Monday, 8 April 2013

Aubrey Beardsley's Black and White Illustrations

I thought today I would choose one of my favourite artists from the 19th Century Aubrey Beardsley. His intricate black ink drawings, references from Japanese Woodblocks, are beautiful, with the details and ornamentation like vines that seem to grow around the composition.

I was introduced to Beardsley during my research into the Art Nouveau, and similarly the Arts and Crafts movements. The imagery he uses can almost be grotesque which seems to contrast with the sheer beauty and femininity of Mucha's portraits for example. The white details contrasted against block shapes of black dance around the composition give life and movement to the images. He has dealt with a variety of myths and legends and is also famous for his illustration of the Bible story of Salome.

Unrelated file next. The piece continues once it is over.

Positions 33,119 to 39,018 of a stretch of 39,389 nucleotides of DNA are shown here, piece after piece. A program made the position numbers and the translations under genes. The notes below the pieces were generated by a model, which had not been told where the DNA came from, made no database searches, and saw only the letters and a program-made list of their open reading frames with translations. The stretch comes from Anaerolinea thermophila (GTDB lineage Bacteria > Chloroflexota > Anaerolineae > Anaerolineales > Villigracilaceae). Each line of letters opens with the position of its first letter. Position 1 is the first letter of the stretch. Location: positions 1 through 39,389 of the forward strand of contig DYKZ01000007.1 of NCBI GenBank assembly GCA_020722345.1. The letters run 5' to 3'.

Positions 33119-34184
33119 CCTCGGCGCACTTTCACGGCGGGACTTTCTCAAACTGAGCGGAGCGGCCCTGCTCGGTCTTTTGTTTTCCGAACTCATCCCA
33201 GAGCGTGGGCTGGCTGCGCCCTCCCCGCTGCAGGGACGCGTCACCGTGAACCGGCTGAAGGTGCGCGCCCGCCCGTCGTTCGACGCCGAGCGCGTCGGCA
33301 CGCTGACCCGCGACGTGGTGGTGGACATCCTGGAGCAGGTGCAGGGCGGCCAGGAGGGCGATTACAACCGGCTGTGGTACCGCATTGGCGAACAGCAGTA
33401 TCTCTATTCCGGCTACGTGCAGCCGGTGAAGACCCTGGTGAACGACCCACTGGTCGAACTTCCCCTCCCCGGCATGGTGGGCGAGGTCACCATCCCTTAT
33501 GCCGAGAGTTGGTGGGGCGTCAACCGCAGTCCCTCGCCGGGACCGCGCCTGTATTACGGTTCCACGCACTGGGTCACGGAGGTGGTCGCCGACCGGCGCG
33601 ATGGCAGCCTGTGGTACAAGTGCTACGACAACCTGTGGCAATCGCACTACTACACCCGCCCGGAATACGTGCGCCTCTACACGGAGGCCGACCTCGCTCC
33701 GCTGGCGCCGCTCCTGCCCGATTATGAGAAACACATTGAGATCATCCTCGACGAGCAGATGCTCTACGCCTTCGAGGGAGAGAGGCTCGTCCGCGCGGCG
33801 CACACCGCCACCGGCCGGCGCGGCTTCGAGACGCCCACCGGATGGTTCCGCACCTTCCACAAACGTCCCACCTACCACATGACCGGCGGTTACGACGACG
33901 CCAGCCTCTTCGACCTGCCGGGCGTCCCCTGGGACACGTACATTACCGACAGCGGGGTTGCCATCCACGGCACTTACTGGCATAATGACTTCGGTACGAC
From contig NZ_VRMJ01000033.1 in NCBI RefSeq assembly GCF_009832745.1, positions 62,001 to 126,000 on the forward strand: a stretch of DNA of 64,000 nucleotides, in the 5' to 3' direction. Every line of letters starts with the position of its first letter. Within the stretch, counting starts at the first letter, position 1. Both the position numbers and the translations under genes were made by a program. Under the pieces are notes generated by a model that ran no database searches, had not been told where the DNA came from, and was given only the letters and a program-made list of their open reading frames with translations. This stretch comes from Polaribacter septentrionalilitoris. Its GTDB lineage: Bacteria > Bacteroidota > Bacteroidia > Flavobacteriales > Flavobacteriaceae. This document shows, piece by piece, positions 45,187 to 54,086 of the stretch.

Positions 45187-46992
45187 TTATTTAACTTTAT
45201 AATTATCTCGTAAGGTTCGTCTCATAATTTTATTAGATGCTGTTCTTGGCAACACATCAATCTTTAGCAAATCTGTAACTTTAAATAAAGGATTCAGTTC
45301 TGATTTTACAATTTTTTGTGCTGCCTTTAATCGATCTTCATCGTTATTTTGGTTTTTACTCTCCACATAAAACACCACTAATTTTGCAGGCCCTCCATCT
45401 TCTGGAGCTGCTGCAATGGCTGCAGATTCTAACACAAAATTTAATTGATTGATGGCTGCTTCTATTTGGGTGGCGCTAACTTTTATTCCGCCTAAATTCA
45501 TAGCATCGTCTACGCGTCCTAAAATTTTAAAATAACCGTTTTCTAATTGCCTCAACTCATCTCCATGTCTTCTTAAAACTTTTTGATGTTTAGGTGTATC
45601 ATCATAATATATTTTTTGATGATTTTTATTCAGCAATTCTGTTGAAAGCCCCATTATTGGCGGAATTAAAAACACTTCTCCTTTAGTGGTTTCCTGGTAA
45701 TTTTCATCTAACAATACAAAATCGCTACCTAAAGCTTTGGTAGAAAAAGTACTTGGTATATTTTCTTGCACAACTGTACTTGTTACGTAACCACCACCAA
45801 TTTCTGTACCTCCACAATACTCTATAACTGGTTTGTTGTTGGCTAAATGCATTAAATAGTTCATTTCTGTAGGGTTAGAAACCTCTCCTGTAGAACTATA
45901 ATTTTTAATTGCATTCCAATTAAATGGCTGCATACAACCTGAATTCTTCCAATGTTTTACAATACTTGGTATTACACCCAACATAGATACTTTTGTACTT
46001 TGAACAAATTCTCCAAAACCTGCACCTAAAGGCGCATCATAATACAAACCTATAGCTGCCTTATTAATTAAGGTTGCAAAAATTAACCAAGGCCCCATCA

This poster for the Beardsley exhibition at the V&A Museum in 1966 can also be found in Tate Liverpool's 'Glam! The Performance of Style' exhibition. 

His use of decoration and pattern is a sharp, almost aggressive responses to the graphic block lines and shapes he uses in constructing the images.

The new 'Monday Feature' by guest blogger Christian Watts (@cjfwatts)

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